Porsha Olayiwola is a native of Chicago who writes, lives and loves in Boston. Olayiwola is a writer, performer, educator and curator who uses afro-futurism and surrealism to examine historical and current issues in the Black, woman, and queer diasporas. She is an Individual World Poetry Slam Champion and the founder of the Roxbury Poetry Festival. Olayiwola is Brown University's 2019 Heimark Artist -In -Residence as well as the 2021 Artist-in-Residence at the Isabella Stewart Gardner Museum. She is a 2020 poet laureate fellow with the Academy of American poets. Olayiwola earned her MFA in poetry from Emerson College and is the author of i shimmer sometimes, too. Olayiwola is the current poet laureate for the city of Boston. Her work can be found in or forthcoming from with TriQuarterly Magazine, Black Warrior Review, The Boston Globe, Essence Magazine, Redivider, The Academy of American Poets, Netflix, Wildness Press, The Museum of Fine Arts and elsewhere.

Sasha LaPointe

Sasha taqwšəblu LaPointe is from the Upper Skagit and Nooksack Indian Tribes. Native to the Pacific Northwest she draws inspiration from her coastal heritage as well as her life in the city. She writes with a focus on trauma and resilience, ranging topics from PTSD, sexual violence, the work her great grandmother did for the Lushootseed language revitalization, to loud basement punk shows and what it means to grow up mixed heritage. With obsessions revolving around Twin Peaks, the Seattle music scene, and Coast Salish Salmon Ceremonies, Sasha explores her own truth of indigenous identity in the Coast Salish territory. Sasha holds a double MFA from the Institute of American Indian Arts in creative nonfiction and poetry. Her memoir Red Paint has received starred reviews from Kirkus and Shelf Awareness and was named “Best new book of the month,” by Time Magazine. Red Paint was featured on Nylon’s list of most anticipated books of 2022 and has received praise from Ms. Magazine, The LA Times, and Bust Magazine. Red Paint is available through Counterpoint Press. Her collection of poetry Rose Quartz is forthcoming from Milkweed in 2023.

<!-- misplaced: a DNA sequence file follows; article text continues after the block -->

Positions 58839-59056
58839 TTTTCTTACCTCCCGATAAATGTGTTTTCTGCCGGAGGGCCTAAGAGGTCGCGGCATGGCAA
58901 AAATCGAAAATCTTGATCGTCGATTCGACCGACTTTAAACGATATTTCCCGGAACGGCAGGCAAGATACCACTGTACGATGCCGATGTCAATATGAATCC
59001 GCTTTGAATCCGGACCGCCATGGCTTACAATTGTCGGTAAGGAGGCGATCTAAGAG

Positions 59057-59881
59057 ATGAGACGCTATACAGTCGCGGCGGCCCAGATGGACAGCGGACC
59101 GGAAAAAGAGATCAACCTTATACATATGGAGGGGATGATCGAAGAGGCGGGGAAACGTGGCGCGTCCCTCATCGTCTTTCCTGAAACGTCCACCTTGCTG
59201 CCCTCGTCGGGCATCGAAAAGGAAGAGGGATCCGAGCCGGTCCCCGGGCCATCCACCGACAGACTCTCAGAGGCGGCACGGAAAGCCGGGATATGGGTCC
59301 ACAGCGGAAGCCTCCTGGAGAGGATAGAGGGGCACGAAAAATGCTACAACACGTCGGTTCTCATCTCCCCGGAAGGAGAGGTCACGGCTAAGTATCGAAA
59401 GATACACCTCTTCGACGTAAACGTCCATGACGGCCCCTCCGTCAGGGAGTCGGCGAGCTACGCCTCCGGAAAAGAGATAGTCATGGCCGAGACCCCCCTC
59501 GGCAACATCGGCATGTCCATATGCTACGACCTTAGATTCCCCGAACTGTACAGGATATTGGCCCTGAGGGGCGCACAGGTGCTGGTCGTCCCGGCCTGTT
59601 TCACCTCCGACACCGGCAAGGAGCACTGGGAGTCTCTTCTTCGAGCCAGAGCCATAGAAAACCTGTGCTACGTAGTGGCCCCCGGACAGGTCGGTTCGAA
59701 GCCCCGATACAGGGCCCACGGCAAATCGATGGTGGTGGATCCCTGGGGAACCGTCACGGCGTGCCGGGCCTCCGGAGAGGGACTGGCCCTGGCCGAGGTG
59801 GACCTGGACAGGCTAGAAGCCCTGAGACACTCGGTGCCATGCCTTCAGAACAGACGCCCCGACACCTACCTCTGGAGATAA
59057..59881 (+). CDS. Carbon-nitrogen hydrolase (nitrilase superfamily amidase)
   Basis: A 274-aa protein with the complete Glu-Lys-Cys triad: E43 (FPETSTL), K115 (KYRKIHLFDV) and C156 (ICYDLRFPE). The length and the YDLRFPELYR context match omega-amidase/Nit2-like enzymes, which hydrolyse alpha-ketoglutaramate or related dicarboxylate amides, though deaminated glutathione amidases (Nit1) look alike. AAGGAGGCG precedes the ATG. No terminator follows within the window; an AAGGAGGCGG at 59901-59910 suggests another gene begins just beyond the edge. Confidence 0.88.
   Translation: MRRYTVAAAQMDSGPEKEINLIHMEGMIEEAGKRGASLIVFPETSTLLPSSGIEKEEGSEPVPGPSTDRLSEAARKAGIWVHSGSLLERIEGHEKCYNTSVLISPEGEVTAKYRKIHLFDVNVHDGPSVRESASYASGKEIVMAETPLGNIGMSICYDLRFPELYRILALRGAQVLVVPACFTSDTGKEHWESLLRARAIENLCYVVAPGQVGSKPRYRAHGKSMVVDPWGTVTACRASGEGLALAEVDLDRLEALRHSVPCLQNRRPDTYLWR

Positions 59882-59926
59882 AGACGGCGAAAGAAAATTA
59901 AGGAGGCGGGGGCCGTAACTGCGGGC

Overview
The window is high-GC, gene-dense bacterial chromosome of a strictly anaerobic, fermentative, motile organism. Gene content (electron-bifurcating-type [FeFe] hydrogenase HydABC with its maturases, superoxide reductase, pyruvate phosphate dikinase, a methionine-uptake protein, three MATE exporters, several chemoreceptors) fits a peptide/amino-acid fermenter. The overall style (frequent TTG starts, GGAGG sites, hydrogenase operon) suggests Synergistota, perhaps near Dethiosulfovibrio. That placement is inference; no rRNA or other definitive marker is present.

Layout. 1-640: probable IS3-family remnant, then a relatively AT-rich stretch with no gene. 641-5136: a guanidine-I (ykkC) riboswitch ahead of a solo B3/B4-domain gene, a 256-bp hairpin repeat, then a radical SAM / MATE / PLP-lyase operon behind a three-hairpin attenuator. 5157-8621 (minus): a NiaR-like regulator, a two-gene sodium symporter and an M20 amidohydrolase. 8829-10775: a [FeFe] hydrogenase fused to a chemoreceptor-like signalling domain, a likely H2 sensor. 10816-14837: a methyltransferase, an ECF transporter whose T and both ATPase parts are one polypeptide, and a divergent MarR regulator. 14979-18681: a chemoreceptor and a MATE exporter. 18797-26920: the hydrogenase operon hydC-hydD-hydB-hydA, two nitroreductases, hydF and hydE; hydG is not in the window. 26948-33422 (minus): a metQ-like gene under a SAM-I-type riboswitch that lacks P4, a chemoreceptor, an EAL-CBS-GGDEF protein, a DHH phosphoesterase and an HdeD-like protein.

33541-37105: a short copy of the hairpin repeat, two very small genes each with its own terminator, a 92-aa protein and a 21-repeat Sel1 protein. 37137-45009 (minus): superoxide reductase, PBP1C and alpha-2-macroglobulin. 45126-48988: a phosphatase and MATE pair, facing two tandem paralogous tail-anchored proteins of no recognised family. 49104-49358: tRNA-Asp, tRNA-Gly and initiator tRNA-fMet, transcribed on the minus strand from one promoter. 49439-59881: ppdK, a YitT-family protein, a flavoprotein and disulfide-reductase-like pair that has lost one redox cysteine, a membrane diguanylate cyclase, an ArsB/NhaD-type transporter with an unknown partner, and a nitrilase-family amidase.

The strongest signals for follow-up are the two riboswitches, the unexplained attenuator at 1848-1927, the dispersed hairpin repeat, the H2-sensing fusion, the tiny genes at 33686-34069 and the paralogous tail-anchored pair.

Zeyn Joukhadar

Zeyn Joukhadar is the author of the novels The Thirty Names of Night, which won both the Lambda Literary Award and the Stonewall Book Award, and The Map of Salt and Stars, which won the Middle East Book Award and was a finalist for the Goodreads Choice Awards and the Wilbur Smith Adventure Writing Prize. His work has appeared in the Kink anthology, Salon, The Paris Review, [PANK], and elsewhere, and has been twice nominated for the Pushcart Prize. He guest edited Mizna's 2020 Queer + Trans Voices issue and is a member of the Radius of Arab American Writers (RAWI) as well as a mentor with the Periplus Collective.


After submitting payment, you will receive an email with registration information.

Online Intensives are held on Zoom and you do not need a paid account to participate. We cap classes at 25 participants.

Classes will be recorded and participants will have access to recordings for one month.

We offer full refunds for class cancellation up until a week before the Intensive. After that date, we do not offer refunds.


We have a very limited number of scholarships available for the Intensives. If you are interested in putting your name in the lottery, please fill out this form. Please fill out a separate form for each class that you would like to attend.